Know your role
As I stood there watching the young man writhing on the floor, lip locked with a rubber IKEA oven mitt, I wondered what the hell I was doing here.
My friend Abner has been encouraging me to go to auditions, to network, make contacts with script writers. “You’ve got to get out there and follow your dream!” He’s been a great friend.
Consequently, I’ve been signing up for auditions and taster classes. It’s been something to get me out of the house at weekends. Plus it’s free, which sums up my criteria for entertainment these days.
It’s definitely been entertaining.
At the writer’s workshop, I felt like a moody teenager. I was sat at the back, all dressed in black, screwing up my face every time someone bleated at the opportunity to read their work out.
I was grateful for the pair work. At least then the other person could strain their arm enthusiastically in the air, while I continued to slouch apathetically in my chair and text.
The activity was a silent dialogue, set at a party. Pradeep and I commenced our silent conversation. Needless to say in real life Pradeep and I would a) Never be found at the same party b) Would never have commenced to converse because I would have been able to see his conversation coming a mile off and hot-tailed it to the bathroom.
Writing classes and workshops are a great place to meet a writing partner; your lobster.
Pradeep was not my lobster.
He was someone that spent 4 minutes writing a sterile, yet grammatically perfect introduction. Only leaving me with enough time for a three word response. Want to guess what it was?
I don’t think he got it.
Marcela definitely didn’t get it. As she gleefully shared her comedy character, Paul, an extremely fat man good at his job, she failed to understand why appearance alone wasn’t funny:
“Fat isn’t a character flaw. What’s his flaw?”
“He works too hard? But sometimes is difficult because he is fat!”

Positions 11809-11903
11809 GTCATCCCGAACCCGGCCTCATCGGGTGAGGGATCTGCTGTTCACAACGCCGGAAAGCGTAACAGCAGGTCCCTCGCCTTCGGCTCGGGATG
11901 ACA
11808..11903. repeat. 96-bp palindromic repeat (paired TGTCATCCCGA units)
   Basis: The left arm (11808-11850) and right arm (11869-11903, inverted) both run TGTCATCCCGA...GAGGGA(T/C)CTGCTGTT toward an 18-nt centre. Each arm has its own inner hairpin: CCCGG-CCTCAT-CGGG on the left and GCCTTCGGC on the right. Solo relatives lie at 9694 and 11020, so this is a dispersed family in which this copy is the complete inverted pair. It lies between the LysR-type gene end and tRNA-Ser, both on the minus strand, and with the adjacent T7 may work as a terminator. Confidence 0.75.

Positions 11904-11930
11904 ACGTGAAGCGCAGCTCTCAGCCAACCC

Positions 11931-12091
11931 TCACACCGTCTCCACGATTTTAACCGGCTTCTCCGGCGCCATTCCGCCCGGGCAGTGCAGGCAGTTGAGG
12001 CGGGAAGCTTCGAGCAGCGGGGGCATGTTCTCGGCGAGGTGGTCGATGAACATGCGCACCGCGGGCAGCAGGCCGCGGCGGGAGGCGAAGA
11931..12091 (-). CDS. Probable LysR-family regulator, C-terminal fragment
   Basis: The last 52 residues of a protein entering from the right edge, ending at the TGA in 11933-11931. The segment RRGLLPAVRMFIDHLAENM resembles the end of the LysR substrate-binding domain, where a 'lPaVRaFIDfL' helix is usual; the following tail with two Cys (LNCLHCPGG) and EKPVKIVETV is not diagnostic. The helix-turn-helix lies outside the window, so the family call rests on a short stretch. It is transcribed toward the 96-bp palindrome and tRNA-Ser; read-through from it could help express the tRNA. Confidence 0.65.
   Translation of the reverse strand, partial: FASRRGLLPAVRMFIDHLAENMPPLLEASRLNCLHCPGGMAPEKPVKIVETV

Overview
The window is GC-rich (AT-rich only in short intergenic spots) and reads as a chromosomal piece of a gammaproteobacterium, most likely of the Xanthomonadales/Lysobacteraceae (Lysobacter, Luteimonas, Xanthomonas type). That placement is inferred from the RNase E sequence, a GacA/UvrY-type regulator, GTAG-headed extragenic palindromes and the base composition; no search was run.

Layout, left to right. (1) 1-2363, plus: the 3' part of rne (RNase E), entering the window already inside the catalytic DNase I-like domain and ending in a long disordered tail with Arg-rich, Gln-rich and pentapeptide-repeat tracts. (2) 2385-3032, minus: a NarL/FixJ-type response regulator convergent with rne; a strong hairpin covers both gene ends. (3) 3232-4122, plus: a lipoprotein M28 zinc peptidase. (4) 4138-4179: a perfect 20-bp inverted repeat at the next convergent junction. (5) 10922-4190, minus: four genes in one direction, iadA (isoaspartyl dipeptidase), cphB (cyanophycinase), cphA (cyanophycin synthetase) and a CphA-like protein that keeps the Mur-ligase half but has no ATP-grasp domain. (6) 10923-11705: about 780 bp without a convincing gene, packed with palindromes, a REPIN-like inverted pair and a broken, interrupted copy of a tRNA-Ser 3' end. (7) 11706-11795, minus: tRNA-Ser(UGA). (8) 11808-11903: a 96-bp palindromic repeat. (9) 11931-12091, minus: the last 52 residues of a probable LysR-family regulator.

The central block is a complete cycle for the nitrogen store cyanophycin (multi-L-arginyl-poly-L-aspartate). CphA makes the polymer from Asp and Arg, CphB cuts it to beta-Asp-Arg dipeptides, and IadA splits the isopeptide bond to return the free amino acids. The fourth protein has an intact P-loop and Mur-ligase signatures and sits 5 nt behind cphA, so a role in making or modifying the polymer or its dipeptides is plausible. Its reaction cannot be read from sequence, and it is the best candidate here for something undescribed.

“So it’s funny because he’s fat?”
This went on for a while before we all just gave up.
The following weekend I was amidst a group of actors. Some of whom found it hard to mask their disdain at the fact I was a tourist. ‘It seemed like fun’ is not what the competition want to hear at an audition.
They want the part.
They will even use a five minute break to try and get it, as I found when I was faced with the ridiculously energetic Eva. Her heart-rendering performance of the day she fell over in the rain went sadly unnoticed by the director. I think I’d asked her if there was a Tesco nearby.
I couldn’t bring myself to participate in the improv. The group of people on the floor fighting over a toilet brush, while one waggled his tongue in and out his heat protected hand, left me speechless.
I have no problems looking like a fool. I just won’t fight other fools to do it.
They really wanted this. I needed to have that ‘willing to pretend to make it with a glove’ type of desperation. But I couldn’t even make eye contact with anyone. Every line I delivered was aimed at someone’s crotch or my own cleavage.
I was their Pradeep. Their Marcela.
My friend got a part in the play, without having to romance homeware. I signed up for the comedy writing class.
I think my first piece will be a drama about a woman trying to write a play about an overweight man trying to make it as an actor.
Maybe IKEA guy could play him. He seems like he would commit to putting on 20 kilos.
Originally published at runslikeabeigegirl.wordpress.com on January 24, 2016.